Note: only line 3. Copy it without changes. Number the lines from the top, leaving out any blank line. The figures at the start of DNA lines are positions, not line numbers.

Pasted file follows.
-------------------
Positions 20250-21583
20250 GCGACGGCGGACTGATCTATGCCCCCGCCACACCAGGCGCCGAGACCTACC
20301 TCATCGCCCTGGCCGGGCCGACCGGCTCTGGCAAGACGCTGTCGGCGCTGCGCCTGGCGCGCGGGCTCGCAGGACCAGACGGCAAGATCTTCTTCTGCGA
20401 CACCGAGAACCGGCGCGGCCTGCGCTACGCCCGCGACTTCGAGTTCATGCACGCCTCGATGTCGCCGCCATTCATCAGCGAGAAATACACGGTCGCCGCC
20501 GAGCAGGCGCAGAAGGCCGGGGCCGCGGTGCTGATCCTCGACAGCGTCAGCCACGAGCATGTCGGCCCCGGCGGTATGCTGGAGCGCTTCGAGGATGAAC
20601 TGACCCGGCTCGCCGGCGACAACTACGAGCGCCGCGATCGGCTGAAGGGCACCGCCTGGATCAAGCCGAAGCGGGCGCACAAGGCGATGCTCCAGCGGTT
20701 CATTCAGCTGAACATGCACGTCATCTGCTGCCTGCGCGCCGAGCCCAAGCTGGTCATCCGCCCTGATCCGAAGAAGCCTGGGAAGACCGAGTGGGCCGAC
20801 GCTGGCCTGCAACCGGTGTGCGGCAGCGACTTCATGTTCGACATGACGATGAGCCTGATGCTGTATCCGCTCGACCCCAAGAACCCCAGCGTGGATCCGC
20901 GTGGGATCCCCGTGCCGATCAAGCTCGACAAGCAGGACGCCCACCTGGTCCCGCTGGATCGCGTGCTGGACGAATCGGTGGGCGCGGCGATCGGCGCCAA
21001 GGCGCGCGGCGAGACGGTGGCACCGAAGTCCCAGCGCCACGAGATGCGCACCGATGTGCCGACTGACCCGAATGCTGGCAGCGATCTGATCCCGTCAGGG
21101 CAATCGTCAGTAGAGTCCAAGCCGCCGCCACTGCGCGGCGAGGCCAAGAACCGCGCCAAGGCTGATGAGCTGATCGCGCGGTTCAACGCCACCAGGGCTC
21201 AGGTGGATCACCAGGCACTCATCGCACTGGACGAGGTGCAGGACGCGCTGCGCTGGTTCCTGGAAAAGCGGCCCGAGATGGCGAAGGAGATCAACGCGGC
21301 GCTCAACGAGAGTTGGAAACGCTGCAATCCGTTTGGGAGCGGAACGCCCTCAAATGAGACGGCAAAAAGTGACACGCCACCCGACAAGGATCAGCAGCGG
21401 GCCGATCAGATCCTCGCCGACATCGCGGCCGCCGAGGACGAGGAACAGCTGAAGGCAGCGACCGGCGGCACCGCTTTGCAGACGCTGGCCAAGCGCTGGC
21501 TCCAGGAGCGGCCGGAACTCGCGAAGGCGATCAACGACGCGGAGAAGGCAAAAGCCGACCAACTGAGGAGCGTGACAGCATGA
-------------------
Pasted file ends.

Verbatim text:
20301 TCATCGCCCTGGCCGGGCCGACCGGCTCTGGCAAGACGCTGTCGGCGCTGCGCCTGGCGCGCGGGCTCGCAGGACCAGACGGCAAGATCTTCTTCTGCGA